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v. in·ter·bred (-brĕd′), in·ter·breed·ing, in·ter·breeds
1. To breed with individuals of another species, subspecies, or variety; crossbreed: dogs interbreeding with wolves.
2. To breed regularly with others of the same kind: a species as a group of individuals that interbreed.
To cause to interbreed.
American Heritage® Dictionary of the English Language, Fifth Edition. Copyright © 2016 by Houghton Mifflin Harcourt Publishing Company. Published by Houghton Mifflin Harcourt Publishing Company. All rights reserved.
ThesaurusAntonymsRelated WordsSynonymsLegend:
Noun1.interbreeding - (genetics) the act of mixing different species or varieties of animals or plants and thus to produce hybridsinterbreeding - (genetics) the act of mixing different species or varieties of animals or plants and thus to produce hybrids
mating, pairing, sexual union, union, coupling, conjugation - the act of pairing a male and female for reproductive purposes; "the casual couplings of adolescents"; "the mating of some species occurs only in the spring"
dihybrid cross - hybridization using two traits with two alleles each
monohybrid cross - hybridization using a single trait with two alleles (as in Mendel's experiments with garden peas)
reciprocal cross, reciprocal - hybridization involving a pair of crosses that reverse the sexes associated with each genotype
testcross, test-cross - a cross between an organism whose genotype for a certain trait is unknown and an organism that is homozygous recessive for that trait so the unknown genotype can be determined from that of the offspring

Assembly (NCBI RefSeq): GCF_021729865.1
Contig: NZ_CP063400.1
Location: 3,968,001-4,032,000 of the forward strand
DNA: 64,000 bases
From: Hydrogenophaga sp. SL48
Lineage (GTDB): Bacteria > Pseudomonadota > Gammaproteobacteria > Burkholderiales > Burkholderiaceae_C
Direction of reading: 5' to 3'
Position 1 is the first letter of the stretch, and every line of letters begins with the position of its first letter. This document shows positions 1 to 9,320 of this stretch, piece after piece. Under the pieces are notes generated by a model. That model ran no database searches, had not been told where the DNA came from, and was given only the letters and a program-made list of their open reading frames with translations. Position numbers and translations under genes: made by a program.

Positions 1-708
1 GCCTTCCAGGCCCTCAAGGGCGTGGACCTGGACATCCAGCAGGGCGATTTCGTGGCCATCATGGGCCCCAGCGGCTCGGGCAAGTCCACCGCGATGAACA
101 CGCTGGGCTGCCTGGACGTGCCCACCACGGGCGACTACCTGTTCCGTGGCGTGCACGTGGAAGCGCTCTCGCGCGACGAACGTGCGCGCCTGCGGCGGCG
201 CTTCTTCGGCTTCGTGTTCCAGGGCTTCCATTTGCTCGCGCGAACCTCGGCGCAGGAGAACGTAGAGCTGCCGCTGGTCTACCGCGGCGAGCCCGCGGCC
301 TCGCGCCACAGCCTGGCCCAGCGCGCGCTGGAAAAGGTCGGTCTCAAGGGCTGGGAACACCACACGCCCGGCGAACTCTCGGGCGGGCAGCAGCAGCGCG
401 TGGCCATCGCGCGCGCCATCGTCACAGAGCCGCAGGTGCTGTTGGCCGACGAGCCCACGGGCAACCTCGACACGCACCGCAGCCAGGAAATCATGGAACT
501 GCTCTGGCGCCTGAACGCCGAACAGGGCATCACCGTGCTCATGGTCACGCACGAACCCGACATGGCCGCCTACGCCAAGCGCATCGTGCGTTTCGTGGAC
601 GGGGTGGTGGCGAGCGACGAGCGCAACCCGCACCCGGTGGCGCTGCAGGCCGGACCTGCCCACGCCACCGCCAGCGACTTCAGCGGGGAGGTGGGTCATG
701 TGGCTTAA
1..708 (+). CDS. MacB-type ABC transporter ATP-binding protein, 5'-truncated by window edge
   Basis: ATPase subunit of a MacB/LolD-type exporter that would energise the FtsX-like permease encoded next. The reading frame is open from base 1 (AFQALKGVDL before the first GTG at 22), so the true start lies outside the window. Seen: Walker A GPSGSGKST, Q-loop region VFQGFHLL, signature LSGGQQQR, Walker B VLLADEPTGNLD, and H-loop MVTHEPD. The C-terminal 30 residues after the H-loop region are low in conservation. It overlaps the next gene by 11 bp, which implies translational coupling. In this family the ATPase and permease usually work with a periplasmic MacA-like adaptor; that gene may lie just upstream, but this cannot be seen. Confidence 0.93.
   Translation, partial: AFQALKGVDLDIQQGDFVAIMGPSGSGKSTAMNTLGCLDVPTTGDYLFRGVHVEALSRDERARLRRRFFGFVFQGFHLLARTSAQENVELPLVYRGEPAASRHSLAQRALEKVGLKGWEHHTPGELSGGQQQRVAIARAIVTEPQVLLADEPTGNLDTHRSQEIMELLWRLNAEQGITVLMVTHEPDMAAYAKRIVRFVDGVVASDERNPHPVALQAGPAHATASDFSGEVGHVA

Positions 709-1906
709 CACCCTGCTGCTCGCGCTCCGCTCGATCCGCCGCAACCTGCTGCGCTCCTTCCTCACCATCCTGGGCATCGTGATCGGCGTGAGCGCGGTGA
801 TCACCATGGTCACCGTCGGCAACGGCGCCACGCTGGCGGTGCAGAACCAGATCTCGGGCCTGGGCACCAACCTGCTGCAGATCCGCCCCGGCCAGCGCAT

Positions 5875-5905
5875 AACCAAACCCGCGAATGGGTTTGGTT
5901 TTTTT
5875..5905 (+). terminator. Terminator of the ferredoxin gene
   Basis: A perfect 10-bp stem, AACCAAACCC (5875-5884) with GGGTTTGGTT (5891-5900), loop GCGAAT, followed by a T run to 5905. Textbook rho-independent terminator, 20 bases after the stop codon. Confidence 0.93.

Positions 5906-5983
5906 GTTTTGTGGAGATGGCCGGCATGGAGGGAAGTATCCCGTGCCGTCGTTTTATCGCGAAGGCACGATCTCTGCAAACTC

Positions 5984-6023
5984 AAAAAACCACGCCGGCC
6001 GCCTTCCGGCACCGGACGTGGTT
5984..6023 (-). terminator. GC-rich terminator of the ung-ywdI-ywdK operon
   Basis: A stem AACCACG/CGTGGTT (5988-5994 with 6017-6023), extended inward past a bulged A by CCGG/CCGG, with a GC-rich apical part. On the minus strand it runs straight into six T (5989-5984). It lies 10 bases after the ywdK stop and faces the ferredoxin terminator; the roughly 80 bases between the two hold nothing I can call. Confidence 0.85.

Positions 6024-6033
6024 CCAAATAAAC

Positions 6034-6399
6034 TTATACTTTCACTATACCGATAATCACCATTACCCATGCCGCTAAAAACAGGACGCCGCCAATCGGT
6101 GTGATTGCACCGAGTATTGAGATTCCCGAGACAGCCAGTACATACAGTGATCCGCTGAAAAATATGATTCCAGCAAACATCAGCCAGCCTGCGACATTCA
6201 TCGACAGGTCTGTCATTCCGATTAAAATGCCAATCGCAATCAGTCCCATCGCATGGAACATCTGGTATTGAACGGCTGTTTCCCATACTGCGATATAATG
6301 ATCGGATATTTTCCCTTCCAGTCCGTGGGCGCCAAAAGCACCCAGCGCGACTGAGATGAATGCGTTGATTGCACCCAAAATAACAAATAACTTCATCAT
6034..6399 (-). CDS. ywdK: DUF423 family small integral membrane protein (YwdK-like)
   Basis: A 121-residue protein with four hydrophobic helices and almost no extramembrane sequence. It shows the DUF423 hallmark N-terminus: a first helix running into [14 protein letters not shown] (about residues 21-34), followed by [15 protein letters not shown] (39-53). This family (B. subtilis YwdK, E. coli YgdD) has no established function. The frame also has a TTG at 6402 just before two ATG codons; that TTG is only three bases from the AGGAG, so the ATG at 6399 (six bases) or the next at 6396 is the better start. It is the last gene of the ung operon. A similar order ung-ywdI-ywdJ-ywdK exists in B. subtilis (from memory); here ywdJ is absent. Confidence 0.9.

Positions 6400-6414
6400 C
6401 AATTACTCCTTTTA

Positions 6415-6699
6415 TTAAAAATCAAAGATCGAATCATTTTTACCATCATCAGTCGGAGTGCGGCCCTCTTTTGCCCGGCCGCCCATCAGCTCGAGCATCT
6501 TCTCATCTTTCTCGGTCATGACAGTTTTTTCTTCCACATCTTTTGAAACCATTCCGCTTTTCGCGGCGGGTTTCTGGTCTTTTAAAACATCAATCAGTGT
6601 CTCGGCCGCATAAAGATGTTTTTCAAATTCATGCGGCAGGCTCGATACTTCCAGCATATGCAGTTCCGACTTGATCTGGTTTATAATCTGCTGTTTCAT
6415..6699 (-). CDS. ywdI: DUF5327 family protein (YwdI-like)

genetic science, genetics - the branch of biology that studies heredity and variation in organisms
2.interbreeding - reproduction by parents of different races (especially by white and non-white persons)
facts of life, procreation, reproduction, breeding - the sexual activity of conceiving and bearing offspring
Based on WordNet 3.0, Farlex clipart collection. © 2003-2012 Princeton University, Farlex Inc.
References in classic literature ?
I should add that the good effects of frequent intercrossing, and the ill effects of close interbreeding, probably come into play in some of these cases; but on this intricate subject I will not here enlarge.
A 160,000-year-old archaic human molar fossil unearthed in China provides the first morphological evidence of interbreeding between archaic humans and Homon sapiens in Asia.
The Kennel Club warns about the health dangers of uncontrolled interbreeding and sales by unlicensed breeders will be outlawed next year, but the crisis is escalating.
Interestingly, the people who live in Tibet also adapted to the rare-air conditions by interbreeding with Denisovans, an ancient species of humans (earlier article here).
Even with the extra dose of interbreeding, individual chimps have inherited less than 1 percent of their genomes from bonobos.
The technique can more confidently detect the genetic signatures of interbreeding than previous approaches and will be useful for evolutionary studies of other ancient or rare DNA samples.
"What we show is that one butterfly species can gain its protective color pattern genes ready-made from a different species by interbreeding with it--a much faster process than having to evolve one's color patterns from scratch," divulges coauthor Kanchon Dasmabapatra, a postdoctoral researcher at University College London.
Infectious diseases common in farm-bred pens can spread into the surrounding waters (see "Wild and Free," Currents, November/December 1998), and interbreeding of wild and escaped farmed salmon is a threat.
Fish and Wildlife Service suggests the spotted owl is not entirely dependent on old-growth forest for habitat and faces a significant threat from interbreeding with the barred owl.
Mixing genes through interbreeding can eliminate survival traits--or result in infertile offspring.
What's alarming about his theory is that the interbreeding of humans and aliens could signify the end of human civilization.